Industrial Imperialism: China And Japan

It is important to note that Asia has always hosted one of the largest, wealthiest, and most powerful empires throughout history. However, the industrial revolution was the key turning point when Europe was able to supersede Asia and subjugate its nations. The given analysis will focus on the comparative analysis of the impact of industrial imperialism and the responses by China and Japan. Thus, Japan wanted to learn from its colonizers, but China wanted them to leave their country.

Firstly, one should be aware that industrial colonialism was a powerful force that emerged due to a combination of a range of factors. For example, Getz claims that industrial imperialism was mainly driven by technology, industrialization, capitalism, nationalism, racism, and ‘men on the spots’ . Both China and Japan suffered under the forceful rule of the colonialists, but the impact of industrial imperialism on these nations was highly different. These effects are well-reflected in the primary sources, which showcase the overall attitude of the colonized towards the colonizer.

In the case of China, it becomes evident that industrial imperialism had only a destructive and devastating impact on the Chinese people. A primary source states, “We have heard that in your own country, opium is prohibited with the utmost strictness and severity: this is … proof that you know full well how hurtful it is to mankind” (“Internet Modern History Sourcebook Commissioner Lin: Letter to Queen Victoria, 1839,” par. 6). In other words, China was ruined by the Europeans, who caused Opium wars and stole its resources.

However, Japan has a more welcoming and accommodating attitude towards the colonizers. A primary source states, “We have welcomed Occidental civilization while preserving their old Oriental civilization … in these respects, we may be said to somewhat resemble the Anglo-Saxon race” (Okuma 572). It means that the impact of industrial imperialism on Japan was not purely negative and destructive. Japan was rather interested and curious about the colonizers, which is why it wanted to resemble them by adopting their methods and technologies.

Secondly, the responses of China and Japan were unique as well since Japan sought to reach its colonizer’s powers, whereas China mostly wanted to fight back and end its struggle. O’Connor suggests that both external foreign invasions as well as the internal struggle for power led to the period of Chinese struggle and subsequence transformation. Campbell states that after the failure of the shogunate, old isolationist Japan wanted to reach the same level of advancement as Europeans, which is why it underwent the Meiji Restoration. In other words, the difference is that Japan was quicker and more organized in doing so because the desire for change came from leadership, whereas China did not have a single head of state. As a result, China had both internal struggles and external ones, whereas Japan’s internal struggles were minimal.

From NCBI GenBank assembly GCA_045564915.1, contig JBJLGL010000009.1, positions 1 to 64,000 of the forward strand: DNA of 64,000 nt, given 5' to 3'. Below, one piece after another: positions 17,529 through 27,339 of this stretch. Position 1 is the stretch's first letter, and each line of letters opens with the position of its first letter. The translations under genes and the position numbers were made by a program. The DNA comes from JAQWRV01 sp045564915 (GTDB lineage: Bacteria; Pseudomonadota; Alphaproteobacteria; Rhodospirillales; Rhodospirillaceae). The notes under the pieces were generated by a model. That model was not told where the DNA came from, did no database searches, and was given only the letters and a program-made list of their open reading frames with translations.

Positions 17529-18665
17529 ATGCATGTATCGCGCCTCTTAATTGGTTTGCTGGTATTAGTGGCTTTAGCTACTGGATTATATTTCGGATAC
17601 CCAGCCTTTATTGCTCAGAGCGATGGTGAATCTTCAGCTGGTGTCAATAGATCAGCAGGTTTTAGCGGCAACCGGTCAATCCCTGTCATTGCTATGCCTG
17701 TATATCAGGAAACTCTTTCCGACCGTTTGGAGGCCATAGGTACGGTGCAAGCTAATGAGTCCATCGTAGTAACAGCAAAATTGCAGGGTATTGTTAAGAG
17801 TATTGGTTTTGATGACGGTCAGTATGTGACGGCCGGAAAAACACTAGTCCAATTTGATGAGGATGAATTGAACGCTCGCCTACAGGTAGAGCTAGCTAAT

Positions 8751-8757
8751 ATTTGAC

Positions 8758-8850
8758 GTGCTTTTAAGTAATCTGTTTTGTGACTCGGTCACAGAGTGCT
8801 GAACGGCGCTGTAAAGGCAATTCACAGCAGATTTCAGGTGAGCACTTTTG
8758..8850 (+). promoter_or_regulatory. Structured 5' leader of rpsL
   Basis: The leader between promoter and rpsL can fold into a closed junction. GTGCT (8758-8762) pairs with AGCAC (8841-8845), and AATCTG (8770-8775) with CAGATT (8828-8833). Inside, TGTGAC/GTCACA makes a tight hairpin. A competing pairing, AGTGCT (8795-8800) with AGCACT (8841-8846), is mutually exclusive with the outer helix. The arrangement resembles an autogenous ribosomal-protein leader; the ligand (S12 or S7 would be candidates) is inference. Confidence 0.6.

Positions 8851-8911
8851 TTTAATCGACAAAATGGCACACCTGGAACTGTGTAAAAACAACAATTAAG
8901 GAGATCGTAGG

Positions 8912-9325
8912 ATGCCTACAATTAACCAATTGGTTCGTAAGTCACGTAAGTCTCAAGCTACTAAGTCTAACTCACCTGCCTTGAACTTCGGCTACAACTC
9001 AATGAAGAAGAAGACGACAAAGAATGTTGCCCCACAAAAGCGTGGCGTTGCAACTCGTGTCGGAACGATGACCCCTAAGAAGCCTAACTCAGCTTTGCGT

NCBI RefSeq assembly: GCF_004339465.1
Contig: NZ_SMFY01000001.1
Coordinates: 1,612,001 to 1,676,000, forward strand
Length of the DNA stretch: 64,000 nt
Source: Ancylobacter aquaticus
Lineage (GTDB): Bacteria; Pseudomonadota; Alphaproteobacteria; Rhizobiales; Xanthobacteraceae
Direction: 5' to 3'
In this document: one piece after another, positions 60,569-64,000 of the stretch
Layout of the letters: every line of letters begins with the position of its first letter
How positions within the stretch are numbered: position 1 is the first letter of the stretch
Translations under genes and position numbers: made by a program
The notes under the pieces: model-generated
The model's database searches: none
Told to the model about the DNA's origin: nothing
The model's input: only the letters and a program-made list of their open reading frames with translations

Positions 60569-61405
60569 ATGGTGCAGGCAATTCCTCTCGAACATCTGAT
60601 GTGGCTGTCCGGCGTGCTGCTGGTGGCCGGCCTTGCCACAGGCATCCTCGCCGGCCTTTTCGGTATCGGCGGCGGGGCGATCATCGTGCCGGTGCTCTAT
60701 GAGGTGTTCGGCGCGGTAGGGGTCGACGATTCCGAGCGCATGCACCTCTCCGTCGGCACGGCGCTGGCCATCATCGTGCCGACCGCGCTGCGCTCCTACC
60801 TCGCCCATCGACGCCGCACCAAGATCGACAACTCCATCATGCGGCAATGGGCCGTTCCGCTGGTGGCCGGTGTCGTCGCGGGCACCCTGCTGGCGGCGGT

However, the major similarity is that both wanted to become industrialized to have the colonizers’ strength. Elshaikh notes that the majority of effective anti-colonial responses were done through quiet activism and protests, such as moving and planting Cassava, which allowed the colonized to work minimally and produce less. In a sense, the entirety of Asia resisted the colonizers mostly through passive and non-violence means.

In conclusion, it should be noted that China wanted its colonizers to leave their country, but Japan wanted to learn from them as well. In essence, China and Japan demonstrated contrasting approaches to dealing with the impact of industrial imperialism. While China resisted and fought against its colonizers, Japan embraced their influence and sought to learn from them in order to modernize and strengthen its own nation.

Works Cited

Internet Modern History Sourcebook Commissioner Lin: Letter to Queen Victoria, 1839.” Fordham Universtiy, 2023.

Campbell, Dennis. “Meiji Restoration.” OER Project, n.d. Accessed 6 Apr. 2023.

Elshaikh, Eman M. “Responses to Industrial Imperialism.” OER Project, n.d.. Accessed 6 Apr. 2023.

Getz, Trevor. “Industrial Imperialism, the ‘New’ Imperialism.” OER Project, n.d. Accessed 6 Apr. 2023.

O’Connor, Bridgette B. “Struggle and Transformation in China.” OER Project, n.d. Accessed 6 Apr. 2023.

Okuma, Shigenobu. Fifty Years of New Japan Kaikoku Gojunen Shi. HardPress Publishing, 2013.